idioms of all these creatures we can hear the voices of actual
Kiplings characters lack the depth of, say, Jane Austens;
one would never read The
Jungle Book to watch a character carefully analyze
the winding paths of her motivations. What Kipling offers
instead are jewels of descriptive detail, passages built around
the most fleeting elements of sight, touch, sound, and smell.
Here is his description of riding an elephant through a forest
a tuft of high grass washed along his sides as a wave washes
along the sides of a ship, and sometimes a cluster of wild-pepper
vines would scrape along his back, or a bamboo would creak
where his shoulder touched it. But between those times he
moved absolutely without any sound, drifting through the
thick Garo forest as though it had been smoke.
Those who have been to Asia might know that Kipling does
not exaggerate an elephants soundlessness.
Some of Kiplings finest descriptions appear throughout
Miracle of Purun Bhagat. In the following passage,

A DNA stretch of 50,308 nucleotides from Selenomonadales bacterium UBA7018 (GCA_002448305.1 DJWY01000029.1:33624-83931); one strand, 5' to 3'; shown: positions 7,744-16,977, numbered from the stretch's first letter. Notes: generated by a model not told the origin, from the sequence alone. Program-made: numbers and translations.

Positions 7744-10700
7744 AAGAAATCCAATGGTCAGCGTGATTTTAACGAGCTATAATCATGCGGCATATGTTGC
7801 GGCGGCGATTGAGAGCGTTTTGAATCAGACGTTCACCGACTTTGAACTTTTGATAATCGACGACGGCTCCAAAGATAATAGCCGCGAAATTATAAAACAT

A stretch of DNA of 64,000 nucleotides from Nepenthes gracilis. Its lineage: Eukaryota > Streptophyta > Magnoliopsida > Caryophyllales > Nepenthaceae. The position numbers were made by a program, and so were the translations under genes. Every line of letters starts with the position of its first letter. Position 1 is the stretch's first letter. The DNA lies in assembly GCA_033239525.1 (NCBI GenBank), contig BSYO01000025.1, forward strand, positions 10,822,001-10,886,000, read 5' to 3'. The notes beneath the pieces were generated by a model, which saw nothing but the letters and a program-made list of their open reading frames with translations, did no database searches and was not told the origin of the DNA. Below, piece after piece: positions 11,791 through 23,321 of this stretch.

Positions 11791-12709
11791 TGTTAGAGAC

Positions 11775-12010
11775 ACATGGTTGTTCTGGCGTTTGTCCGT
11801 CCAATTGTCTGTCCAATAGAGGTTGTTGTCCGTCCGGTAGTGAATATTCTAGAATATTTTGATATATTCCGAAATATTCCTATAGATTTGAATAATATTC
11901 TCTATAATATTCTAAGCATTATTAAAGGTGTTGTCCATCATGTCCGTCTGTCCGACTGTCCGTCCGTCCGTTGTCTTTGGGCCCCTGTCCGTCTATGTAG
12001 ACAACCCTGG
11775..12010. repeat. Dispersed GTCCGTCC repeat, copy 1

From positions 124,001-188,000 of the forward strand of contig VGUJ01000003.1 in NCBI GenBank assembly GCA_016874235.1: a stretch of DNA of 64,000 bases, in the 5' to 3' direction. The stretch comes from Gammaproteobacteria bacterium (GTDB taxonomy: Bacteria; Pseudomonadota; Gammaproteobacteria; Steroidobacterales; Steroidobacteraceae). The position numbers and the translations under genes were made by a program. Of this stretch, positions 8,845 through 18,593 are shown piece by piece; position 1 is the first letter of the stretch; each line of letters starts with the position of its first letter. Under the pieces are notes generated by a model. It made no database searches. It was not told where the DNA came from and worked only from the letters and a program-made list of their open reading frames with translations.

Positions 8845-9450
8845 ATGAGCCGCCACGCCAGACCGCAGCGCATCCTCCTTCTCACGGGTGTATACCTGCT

Kipling captures the feeling of waiting out a rainstorms
that time he heard nothing but the sound of a million little
waters, overhead from the trees, and underfoot along the
ground, soaking through the pine-needles, dripping from
the tongues of draggled fern, and spouting in newly-torn
muddy channels down the slopes. Then the sun came out, and
drew forth the good incense of the deodars and the rhododendrons,
and that far-off, clean smell which the Hill people call
the smell of the snows.
Here Kipling also shows the writers gift of using concepts
from one language to stimulate the imaginations of those who
Thanks to infamous lines in Take Up the White Mans
Burden, Kipling has been typecast as a supporter of
British imperialism. That he was; but his collected works
contain much more than homilies on expanding one particular
civilization throughout the world. In The
Jungle Book and its sequel, Kipling does the work
of every great writer: he shows the crooked timber of human
beings and their institutions in vivid prose, suffusing the
whole with jokes, wry observations, some mockery, and a little
sorrow. Time, suggested W. H. Auden, pardoned
for writing well.